Tonight, another cultural landmark has been reached as Lady Gaga and Ariana Grande united for the 2020 MTV VMAs to deliver the first TV performance of “Rain on Me.” As soon as the performance went live, I have relished in this culmination of pop artistry. Whether you have yet to or you saw it, these are my top 5 moments from Gaga & Grande’s performance of “Rain on Me” at the 2020 MTV VMAs.
Lady Gaga & Ariana Grande Deliver Iconic Face-Masked Performance of ‘Rain on Me’ at 2020 MTV VMAs
1. Lady Gaga’s MTV VMA performance begins with an ode to 1999 award show
Lady Gaga’s name is synonymous with the VMAs after the many jaw-dropping stunts she’s pulled. From ending The Fame era with an artful and gory critic of fame culture to the meat dresses, Gaga has cemented herself as a VMA icon. But what I’ve always loved Lady Gaga’s artistry because of how she pays homage to pop history. The opening bit on the television, inside of our TV, includes footage from the 1999 MTV VMAs and announces a lineup of Diana Ross, Britney Spears, and NSYNC. A blast from pop’s past.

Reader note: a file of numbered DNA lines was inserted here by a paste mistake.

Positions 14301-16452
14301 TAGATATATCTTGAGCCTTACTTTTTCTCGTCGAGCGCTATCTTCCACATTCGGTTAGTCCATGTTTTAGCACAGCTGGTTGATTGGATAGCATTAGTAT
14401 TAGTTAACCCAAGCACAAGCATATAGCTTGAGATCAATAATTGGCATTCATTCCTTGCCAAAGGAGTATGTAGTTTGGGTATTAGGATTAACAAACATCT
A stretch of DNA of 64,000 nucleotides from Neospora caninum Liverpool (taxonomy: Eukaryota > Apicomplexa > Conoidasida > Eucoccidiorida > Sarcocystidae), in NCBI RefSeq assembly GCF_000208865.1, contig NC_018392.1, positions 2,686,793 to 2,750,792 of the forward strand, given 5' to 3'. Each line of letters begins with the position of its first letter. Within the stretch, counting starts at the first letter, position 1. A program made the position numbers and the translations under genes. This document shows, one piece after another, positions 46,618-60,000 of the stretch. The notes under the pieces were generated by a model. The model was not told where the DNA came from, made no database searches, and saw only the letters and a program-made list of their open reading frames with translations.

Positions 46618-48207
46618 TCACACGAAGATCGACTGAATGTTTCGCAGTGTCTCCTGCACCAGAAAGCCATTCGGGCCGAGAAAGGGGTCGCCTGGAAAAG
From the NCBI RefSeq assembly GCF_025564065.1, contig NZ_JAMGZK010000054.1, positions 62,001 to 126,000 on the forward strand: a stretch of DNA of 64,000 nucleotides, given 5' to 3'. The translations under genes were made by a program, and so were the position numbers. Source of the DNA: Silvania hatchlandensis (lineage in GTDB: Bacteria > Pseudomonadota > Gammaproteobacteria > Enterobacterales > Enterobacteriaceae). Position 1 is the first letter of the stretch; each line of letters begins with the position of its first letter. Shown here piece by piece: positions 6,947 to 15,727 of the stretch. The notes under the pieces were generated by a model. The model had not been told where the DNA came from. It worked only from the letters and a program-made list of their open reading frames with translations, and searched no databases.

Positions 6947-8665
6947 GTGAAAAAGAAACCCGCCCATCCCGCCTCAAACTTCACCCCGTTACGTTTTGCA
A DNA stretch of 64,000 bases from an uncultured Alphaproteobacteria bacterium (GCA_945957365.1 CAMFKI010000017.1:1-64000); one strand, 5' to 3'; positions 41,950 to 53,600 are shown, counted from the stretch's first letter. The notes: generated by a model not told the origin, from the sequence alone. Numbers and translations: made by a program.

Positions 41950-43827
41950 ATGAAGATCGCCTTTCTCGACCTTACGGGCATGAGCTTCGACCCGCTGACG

2. Lady Gaga’s face mask steals the 2020 VMAs show
Leave it to Lady Gaga to not only deliver a perfect socially distant performance but do it with some of the most stylish face masks and PPE ever. "I was wearing face shields before it was a thing," Gaga said on Twitter Sunday night (Aug. 30). Honestly, Gaga has always been a style icon. I would not be surprised, or upset, if she released some more Chromatica inspired helmets. (I missed getting a mask!)
3. Ariana Grande sashaying into her “Rain on Me” VMAs Performance
Even though there was no way I could be witnessing these queens performing in person, I’m sure they heard me screaming when the “Rain on Me” united on stage. When Ariana Grande coolly slides in from the back of the stage, and with pony tails, you heard the nation scream, “Yas!”